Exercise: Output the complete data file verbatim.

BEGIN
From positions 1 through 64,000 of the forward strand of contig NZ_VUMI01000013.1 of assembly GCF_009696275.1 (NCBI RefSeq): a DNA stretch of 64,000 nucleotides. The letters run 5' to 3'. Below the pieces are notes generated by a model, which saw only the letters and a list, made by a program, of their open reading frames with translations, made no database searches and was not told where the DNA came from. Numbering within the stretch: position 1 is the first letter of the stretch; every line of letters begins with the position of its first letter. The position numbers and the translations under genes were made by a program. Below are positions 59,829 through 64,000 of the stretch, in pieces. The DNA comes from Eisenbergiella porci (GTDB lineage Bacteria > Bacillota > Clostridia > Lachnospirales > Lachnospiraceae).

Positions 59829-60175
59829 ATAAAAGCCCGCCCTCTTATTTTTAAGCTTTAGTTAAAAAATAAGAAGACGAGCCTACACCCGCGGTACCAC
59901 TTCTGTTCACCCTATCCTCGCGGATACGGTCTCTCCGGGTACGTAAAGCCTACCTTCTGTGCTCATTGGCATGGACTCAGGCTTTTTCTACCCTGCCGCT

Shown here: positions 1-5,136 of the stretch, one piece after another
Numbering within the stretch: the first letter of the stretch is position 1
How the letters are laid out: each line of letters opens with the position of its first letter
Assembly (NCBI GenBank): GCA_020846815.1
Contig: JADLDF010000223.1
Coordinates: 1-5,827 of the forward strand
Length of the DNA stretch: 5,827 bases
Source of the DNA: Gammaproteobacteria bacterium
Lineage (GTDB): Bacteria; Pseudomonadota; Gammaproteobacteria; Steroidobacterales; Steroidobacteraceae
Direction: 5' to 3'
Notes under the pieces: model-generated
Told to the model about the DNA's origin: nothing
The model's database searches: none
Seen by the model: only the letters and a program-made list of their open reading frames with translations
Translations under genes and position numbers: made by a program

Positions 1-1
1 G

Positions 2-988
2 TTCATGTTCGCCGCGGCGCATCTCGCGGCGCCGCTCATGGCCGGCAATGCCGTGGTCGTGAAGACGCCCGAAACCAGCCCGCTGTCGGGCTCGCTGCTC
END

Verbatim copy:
From positions 1 through 64,000 of the forward strand of contig NZ_VUMI01000013.1 of assembly GCF_009696275.1 (NCBI RefSeq): a DNA stretch of 64,000 nucleotides. The letters run 5' to 3'. Below the pieces are notes generated by a model, which saw only the letters and a list, made by a program, of their open reading frames with translations, made no database searches and was not told where the DNA came from. Numbering within the stretch: position 1 is the first letter of the stretch; every line of letters begins with the position of its first letter. The position numbers and the translations under genes were made by a program. Below are positions 59,829 through 64,000 of the stretch, in pieces. The DNA comes from Eisenbergiella porci (GTDB lineage Bacteria > Bacillota > Clostridia > Lachnospirales > Lachnospiraceae).

Positions 59829-60175
59829 ATAAAAGCCCGCCCTCTTATTTTTAAGCTTTAGTTAAAAAATAAGAAGACGAGCCTACACCCGCGGTACCAC
59901 TTCTGTTCACCCTATCCTCGCGGATACGGTCTCTCCGGGTACGTAAAGCCTACCTTCTGTGCTCATTGGCATGGACTCAGGCTTTTTCTACCCTGCCGCT

Shown here: positions 1-5,136 of the stretch, one piece after another
Numbering within the stretch: the first letter of the stretch is position 1
How the letters are laid out: each line of letters opens with the position of its first letter
Assembly (NCBI GenBank): GCA_020846815.1
Contig: JADLDF010000223.1
Coordinates: 1-5,827 of the forward strand
Length of the DNA stretch: 5,827 bases
Source of the DNA: Gammaproteobacteria bacterium
Lineage (GTDB): Bacteria; Pseudomonadota; Gammaproteobacteria; Steroidobacterales; Steroidobacteraceae
Direction: 5' to 3'
Notes under the pieces: model-generated
Told to the model about the DNA's origin: nothing
The model's database searches: none
Seen by the model: only the letters and a program-made list of their open reading frames with translations
Translations under genes and position numbers: made by a program

Positions 1-1
1 G

Positions 2-988
2 TTCATGTTCGCCGCGGCGCATCTCGCGGCGCCGCTCATGGCCGGCAATGCCGTGGTCGTGAAGACGCCCGAAACCAGCCCGCTGTCGGGCTCGCTGCTC